Angela Duckworth in her book 'Grit' defines grit as a combination of passion and perseverance.
On reading this, I initially thought passion seems like a rather strange partner in this equation. Just because you are passionate about something doesn't automatically make you 'gritty'.
But reflecting more on my own coaching experience, what I do see again and again is this: athletes with a real passion for their sport tend to invest more of themselves in their development. They might practice more on their own, they might research youtube for more information/coaching tips, they might actually watch their sport on TV (believe it or not so many young tennis players don't actually watch the sport!!), they might learn about the history of the sport, they might organise their own competitive schedules, pester for more training time, etc. etc.
In short, through this investment and 'ownership' (becoming the captains of their own ship) they are far more likely to fight for things when the going gets tough (grit) because they have built up a much greater 'cause' to fight for, and therefore their 'will' often exceeds that of their less passionate peers.
Britain's Katy Dunne shows her 'grit' on Centre Court at Wimbledon this year.
Sloane Stevens was recently quoted as saying: 'You win or you learn, but you never lose.' I like that statement and the message it conveys... but, and I know I'm just playing with words here, we do lose!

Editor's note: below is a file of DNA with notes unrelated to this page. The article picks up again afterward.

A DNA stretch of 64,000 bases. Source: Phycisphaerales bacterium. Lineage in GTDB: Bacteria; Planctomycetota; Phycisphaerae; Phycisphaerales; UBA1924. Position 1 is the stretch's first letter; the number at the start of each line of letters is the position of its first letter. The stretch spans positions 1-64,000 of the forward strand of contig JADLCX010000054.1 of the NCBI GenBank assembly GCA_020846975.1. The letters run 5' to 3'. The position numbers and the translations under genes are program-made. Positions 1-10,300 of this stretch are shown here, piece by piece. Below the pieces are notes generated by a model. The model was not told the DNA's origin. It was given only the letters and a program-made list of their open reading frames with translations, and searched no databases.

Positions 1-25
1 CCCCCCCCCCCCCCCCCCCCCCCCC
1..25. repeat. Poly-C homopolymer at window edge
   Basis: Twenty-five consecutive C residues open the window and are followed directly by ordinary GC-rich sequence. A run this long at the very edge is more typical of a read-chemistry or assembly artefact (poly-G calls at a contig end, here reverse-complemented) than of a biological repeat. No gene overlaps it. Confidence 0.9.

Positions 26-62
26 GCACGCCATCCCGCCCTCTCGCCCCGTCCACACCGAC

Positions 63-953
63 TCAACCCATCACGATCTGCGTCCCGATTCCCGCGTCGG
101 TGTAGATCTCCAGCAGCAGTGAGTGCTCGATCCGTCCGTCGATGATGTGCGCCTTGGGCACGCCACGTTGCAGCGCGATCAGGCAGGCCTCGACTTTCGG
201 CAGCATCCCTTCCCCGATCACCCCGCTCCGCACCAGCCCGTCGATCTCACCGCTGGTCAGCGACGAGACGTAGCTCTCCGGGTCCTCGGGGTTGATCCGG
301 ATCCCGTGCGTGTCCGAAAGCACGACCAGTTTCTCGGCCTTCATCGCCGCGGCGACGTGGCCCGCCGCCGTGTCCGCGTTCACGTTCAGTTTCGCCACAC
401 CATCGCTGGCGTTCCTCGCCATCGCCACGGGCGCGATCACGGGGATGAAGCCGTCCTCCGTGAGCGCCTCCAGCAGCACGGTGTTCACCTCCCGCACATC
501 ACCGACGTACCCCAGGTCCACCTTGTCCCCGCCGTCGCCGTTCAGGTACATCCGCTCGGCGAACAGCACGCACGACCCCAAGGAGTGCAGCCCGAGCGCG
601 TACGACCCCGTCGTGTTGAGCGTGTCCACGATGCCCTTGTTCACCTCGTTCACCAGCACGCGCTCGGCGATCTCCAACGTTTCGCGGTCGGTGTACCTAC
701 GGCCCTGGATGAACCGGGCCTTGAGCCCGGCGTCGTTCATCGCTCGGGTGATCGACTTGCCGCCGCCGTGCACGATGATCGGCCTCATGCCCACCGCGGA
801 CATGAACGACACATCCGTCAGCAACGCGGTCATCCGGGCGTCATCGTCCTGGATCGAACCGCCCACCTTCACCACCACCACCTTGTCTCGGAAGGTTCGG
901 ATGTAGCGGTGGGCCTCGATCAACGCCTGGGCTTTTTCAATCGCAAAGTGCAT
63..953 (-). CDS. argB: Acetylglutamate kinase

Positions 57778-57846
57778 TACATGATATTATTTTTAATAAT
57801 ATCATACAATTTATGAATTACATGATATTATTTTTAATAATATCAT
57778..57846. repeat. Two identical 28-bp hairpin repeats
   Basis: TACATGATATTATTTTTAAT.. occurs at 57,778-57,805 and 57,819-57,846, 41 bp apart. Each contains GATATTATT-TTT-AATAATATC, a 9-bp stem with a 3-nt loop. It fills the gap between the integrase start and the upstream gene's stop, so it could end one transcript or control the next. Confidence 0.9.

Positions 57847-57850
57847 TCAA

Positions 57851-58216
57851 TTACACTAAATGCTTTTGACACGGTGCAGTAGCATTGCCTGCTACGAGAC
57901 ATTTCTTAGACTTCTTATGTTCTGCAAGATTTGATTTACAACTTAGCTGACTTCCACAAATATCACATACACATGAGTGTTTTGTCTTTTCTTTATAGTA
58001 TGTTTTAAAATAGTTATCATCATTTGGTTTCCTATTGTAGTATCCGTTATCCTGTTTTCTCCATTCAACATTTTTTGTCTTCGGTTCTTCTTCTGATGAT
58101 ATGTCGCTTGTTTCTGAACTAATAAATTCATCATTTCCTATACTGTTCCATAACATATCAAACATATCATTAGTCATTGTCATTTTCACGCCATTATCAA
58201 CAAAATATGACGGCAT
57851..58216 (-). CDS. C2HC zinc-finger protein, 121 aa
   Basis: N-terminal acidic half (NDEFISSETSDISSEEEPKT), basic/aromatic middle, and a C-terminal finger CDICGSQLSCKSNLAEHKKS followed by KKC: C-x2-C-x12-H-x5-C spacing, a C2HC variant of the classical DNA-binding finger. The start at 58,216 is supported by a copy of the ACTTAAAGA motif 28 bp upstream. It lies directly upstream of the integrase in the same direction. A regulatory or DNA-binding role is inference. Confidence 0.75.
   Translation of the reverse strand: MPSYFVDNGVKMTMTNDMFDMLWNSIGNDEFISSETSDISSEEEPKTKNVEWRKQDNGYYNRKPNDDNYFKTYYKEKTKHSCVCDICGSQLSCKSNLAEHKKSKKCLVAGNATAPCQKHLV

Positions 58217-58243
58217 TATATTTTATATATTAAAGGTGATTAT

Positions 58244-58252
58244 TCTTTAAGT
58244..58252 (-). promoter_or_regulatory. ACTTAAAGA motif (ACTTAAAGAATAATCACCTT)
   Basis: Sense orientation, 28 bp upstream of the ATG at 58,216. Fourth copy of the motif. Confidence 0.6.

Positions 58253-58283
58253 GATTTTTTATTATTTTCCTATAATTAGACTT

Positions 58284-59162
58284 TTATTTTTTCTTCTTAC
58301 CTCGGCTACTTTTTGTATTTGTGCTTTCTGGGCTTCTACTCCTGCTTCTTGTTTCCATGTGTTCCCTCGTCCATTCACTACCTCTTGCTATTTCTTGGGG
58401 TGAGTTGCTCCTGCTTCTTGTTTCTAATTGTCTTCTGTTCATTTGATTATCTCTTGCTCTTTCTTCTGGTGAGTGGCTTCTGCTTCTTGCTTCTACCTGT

Today, Simona Halep was quoted as saying: 'If you learn from defeat, you haven't really lost.' I like that even more because it's more accurate, in that the 'if' creates a set of conditions that suggest we might not always learn from a defeat.
How do we know if we've learned from defeat? For me, the proof is in the pudding, meaning that the next time you are in the same situation (and you might have to wait a period of time for this) you do things better, or at least differently.
Learning is exhibited in the 'doing'. Too many athletes come off a defeat saying they've learned from it and then go and do exactly the same thing next time! There's a big difference between awareness of what you might have done wrong, and actually going out there and changing habits and/or developing new skills and behaviours and putting those into action in a competitive situation.
Last week, I watched a player compete and lose and our post-match discussion involved some pretty honest feedback that was tough to deliver as the coach and no doubt hard to hear as the athlete.
I watched the same player compete again today and there was no question that things were done differently which led, in this instance and in my own humble opinion, to a comprehensive victory. That is 'learning'. Well done that athlete.
Just heard this on the radio whilst eating my cornflakes:
'Never let any man or woman be the deciding factor in your creativity' - Barry White